Tinker Tailor Soldier Spy is still a decent movie, though. It's not a great movie like the trailer implies, it's not really insightful or poignant. It's almost like a whodunit, except it's about spies and not murder. It's very enjoyable to watch - the cast did do a great job, the art direction is great, the whole movie is beautiful. Just make sure to completely forget everything you saw in the trailer, and don't expect something extraordinary.

Score: 5/5


  1. It's funny, I've seen other lukewarm and even negative reviews of the film by those who loved the trailer. I wasn't a huge fan of the trailer (too sexy and with too many cliche lines), and I loved the movie. I read and enjoyed the book several years ago. While that didn't help me understand the film any better, I was prepared to not understand half of what was going on, and for the little details.

    Even though it's so common, trailers that convey a different feel from the film still bother me. I felt that with Of Gods and Men, which had a very dramatic trailer, and the film was very emotional but entirely undramatic.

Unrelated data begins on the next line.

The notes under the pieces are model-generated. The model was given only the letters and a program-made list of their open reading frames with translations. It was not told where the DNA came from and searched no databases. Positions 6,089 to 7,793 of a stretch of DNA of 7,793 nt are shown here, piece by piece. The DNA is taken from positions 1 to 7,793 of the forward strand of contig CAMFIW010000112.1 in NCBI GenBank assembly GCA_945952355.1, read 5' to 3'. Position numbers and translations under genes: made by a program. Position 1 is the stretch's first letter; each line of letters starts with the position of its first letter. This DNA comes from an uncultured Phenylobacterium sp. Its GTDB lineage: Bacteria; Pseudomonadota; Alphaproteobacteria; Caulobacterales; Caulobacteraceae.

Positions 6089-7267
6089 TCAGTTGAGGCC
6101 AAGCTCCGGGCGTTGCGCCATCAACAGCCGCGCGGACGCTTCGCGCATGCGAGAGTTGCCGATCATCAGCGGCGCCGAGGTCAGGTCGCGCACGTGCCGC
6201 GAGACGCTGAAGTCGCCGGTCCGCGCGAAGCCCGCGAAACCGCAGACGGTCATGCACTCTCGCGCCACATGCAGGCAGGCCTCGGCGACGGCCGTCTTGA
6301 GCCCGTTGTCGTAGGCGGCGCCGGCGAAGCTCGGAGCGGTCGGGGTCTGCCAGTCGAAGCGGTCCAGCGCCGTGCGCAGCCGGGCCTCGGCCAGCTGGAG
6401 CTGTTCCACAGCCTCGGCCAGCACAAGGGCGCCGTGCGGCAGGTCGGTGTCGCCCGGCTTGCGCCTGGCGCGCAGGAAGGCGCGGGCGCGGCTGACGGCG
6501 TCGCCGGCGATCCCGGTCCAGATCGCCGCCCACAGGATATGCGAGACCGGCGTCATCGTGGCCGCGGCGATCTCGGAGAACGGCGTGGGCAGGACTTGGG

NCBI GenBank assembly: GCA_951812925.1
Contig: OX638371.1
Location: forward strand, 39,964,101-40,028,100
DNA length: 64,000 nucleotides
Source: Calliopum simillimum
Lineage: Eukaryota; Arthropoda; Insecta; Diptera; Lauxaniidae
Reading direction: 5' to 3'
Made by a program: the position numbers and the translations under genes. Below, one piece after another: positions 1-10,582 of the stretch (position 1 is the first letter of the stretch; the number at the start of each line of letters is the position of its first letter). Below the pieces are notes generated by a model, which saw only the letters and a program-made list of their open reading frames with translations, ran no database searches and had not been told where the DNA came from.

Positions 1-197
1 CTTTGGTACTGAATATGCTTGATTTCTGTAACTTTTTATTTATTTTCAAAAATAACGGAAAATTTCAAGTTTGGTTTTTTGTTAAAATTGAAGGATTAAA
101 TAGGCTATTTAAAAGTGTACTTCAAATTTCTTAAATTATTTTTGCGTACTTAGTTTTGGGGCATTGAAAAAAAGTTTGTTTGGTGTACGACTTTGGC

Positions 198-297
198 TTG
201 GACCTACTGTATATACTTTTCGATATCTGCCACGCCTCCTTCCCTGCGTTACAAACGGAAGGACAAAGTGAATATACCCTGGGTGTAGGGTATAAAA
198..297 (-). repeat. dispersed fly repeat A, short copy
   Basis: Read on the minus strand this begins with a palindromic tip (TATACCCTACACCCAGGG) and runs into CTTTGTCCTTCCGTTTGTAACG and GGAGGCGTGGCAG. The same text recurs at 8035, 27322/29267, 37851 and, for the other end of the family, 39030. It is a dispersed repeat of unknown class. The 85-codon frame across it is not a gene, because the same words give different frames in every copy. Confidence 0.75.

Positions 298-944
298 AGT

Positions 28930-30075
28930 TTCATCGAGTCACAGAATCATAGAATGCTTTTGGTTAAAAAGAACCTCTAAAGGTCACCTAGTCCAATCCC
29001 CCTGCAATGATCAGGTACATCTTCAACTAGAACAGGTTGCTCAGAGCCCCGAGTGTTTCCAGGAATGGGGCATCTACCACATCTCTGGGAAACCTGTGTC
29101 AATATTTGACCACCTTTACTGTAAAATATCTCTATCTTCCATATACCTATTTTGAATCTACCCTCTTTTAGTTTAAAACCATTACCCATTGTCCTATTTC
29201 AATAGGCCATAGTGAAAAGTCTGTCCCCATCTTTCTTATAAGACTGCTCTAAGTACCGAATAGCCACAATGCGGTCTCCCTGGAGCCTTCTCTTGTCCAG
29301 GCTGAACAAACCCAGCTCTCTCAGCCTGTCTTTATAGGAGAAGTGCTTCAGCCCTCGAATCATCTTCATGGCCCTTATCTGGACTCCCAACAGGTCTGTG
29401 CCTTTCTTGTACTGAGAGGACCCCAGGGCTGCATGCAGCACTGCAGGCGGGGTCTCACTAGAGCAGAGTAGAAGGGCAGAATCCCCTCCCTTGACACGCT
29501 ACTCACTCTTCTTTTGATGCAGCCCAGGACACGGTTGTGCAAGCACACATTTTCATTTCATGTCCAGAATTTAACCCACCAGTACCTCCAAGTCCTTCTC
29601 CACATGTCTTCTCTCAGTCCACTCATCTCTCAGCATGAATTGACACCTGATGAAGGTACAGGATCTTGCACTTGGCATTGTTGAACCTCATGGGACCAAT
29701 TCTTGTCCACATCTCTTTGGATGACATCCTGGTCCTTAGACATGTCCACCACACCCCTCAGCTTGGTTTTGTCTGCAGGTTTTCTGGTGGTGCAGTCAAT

Anyway, though I disagree on the film (no film is loved or hated by all, of course), I still agree on how misleading the trailer was. I also admit I don't know exactly how I'd react to the film if I hadn't read the book and known that the whole movie would have hidden depths.

  2. Now that I think of it, I agree that the trailer was a slightly over the top. "Too sexy" is a good way to put it. I guess for me the trailer came at a time when the movies that were showing were depressing, and the movies that were announced were depressing (Battleship! Rock'em sock'em robots! Oh wait those are already in... Goddammit!), nor did any make narrative or cinematographic sense, so I latched on to the one trailer that did promise sanity.